The concept of unlawful eviction may bring to mind a picture of a malign landlord changing the locks and throwing a vulnerable tenant onto the street. However, a case in...Continue reading
A recent case in the Court of Appeal illustrates the extent to which property owners will go to protect what they perceive to be the boundaries of their property, which in this instance led Lord Justice Mummery to refer to ‘the territorial imperative [being] the driver in boundary litigation’. In some cases, that imperative pushes those involved in disputes to take their cases to the County Court and beyond, with a financial outlay which, as LJ Mummery remarked in his summing-up, ‘is almost always more than the disputed property is worth’.
The case arose from a dispute between a Mr Cameron, who owned a mews property in Peckham, London, and an area of cobbled courtyard in front of it (number 7), and his neighbours, Miss Boggiano and Mr Robertson, who owned a three-storey terraced property which backed onto the courtyard (number 60). The dispute concerned the ownership of a strip of land of about four feet in width in the corner of the courtyard. It was alleged by Mr Cameron that the boundary between his property and number 60 ran in a straight line along the wall at the back of his neighbours’ property, whilst the defendants alleged that the boundary ran along the line of a drain four feet away from the wall.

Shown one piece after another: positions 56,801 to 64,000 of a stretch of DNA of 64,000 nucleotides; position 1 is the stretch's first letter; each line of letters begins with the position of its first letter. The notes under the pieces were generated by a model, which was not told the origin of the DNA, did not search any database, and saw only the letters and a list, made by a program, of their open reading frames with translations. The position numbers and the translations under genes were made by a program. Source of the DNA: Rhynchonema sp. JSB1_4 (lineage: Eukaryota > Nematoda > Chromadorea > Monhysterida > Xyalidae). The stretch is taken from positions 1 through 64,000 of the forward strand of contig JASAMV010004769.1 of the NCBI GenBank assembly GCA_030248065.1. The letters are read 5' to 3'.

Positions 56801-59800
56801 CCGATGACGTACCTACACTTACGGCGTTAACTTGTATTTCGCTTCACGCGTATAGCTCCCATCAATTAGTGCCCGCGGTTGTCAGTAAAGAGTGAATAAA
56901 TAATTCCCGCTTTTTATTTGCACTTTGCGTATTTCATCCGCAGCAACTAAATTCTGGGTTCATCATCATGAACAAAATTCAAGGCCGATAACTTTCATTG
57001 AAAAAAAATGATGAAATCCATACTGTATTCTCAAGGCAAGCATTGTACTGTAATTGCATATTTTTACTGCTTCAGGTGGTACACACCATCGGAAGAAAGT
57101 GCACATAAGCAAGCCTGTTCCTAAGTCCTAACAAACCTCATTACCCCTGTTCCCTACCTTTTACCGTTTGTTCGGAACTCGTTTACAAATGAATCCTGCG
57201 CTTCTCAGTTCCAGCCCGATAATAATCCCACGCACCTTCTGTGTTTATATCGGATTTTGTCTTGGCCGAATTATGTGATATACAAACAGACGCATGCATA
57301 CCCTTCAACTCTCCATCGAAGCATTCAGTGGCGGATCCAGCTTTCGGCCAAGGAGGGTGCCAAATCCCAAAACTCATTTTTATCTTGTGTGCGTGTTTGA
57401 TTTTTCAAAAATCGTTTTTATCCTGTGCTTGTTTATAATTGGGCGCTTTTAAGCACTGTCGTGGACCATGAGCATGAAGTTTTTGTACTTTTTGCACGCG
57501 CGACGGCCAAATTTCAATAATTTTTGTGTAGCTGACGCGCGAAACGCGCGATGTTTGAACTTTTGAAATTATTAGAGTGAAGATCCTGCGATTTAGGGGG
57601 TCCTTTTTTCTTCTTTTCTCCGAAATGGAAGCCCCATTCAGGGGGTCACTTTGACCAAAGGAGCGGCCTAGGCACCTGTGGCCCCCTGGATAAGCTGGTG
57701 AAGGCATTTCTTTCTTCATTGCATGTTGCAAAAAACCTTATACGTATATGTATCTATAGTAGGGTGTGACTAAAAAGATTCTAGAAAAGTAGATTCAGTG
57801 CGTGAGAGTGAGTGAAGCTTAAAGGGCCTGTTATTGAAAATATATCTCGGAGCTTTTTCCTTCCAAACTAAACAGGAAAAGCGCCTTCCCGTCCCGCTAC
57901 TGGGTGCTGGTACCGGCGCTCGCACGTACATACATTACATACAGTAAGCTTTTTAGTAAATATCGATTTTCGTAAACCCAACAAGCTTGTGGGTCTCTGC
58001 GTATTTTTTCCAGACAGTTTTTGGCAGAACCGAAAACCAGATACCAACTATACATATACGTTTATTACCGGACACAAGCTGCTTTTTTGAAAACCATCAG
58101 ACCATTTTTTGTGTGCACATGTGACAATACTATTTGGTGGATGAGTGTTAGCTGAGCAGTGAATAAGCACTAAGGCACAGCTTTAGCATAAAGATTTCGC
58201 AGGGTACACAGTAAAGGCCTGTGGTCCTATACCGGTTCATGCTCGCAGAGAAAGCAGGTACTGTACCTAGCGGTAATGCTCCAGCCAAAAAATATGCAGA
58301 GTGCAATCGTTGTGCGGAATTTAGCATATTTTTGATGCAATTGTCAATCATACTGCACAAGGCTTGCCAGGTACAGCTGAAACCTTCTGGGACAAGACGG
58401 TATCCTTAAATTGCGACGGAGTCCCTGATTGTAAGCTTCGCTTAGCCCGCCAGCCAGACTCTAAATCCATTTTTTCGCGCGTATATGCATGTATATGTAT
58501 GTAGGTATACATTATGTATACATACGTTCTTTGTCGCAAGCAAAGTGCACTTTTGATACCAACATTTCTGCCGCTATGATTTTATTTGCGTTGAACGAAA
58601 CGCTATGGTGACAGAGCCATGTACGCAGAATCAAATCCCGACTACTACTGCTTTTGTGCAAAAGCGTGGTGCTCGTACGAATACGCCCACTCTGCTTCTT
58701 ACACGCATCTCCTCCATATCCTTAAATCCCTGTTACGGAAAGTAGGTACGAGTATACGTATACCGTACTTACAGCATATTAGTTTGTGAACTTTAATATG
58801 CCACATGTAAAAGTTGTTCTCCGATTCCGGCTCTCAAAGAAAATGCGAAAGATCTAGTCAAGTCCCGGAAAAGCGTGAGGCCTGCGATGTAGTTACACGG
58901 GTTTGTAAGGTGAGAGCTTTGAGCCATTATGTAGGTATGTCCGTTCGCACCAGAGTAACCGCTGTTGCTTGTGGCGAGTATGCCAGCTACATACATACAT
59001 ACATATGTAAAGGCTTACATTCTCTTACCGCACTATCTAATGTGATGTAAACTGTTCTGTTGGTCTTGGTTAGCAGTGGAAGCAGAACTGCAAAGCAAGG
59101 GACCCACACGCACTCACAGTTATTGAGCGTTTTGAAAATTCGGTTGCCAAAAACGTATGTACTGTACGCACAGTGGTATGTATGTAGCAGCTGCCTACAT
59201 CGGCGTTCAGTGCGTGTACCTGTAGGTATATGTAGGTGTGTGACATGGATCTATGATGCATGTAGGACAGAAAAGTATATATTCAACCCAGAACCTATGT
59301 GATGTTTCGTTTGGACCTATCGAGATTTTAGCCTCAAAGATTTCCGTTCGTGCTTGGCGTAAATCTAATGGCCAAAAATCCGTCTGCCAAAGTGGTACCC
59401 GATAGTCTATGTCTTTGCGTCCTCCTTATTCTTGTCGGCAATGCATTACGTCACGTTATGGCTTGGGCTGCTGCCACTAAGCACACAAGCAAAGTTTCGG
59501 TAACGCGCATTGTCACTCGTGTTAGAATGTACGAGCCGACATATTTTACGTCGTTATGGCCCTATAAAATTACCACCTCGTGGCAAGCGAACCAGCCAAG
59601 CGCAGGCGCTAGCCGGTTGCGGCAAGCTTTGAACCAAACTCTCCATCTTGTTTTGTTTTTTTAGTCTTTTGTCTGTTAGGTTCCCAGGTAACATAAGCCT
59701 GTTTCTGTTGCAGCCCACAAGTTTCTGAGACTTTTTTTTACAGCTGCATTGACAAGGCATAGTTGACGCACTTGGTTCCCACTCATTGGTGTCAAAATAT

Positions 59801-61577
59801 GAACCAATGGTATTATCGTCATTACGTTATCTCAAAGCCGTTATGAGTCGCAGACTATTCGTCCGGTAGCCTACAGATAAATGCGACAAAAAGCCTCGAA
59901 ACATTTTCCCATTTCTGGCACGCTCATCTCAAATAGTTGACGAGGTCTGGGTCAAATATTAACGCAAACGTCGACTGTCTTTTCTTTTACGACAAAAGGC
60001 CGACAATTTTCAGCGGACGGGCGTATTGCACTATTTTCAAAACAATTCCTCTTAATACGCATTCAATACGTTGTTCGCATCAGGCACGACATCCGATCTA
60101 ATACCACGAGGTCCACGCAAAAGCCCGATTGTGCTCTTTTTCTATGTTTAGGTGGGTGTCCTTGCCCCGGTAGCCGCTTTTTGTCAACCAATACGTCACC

At the hearing in the County Court, the trial judge found that although the plan in the title deeds clearly showed the boundary running along the wall, the deeds should be rectified as, owing to a mistake, they did not show the true boundary, which followed the line of the drain.
On appeal, the Court of Appeal ruled that the plan accompanying the deeds was not clear and that regard must be taken of the position on the ground because of the plan’s ambiguity. When the position on the ground was taken into account, the boundary did in fact lie along the line of the drain.
LJ Mummery felt that it was highly regrettable that the case had reached court at all – particularly given the stress on the parties and the costs of litigating in the Court of Appeal. As he said, ‘he that goes to law holds a wolf by the ears’: anyone wishing to tame the wolf should take advice on the merits of a potential case at the earliest opportunity.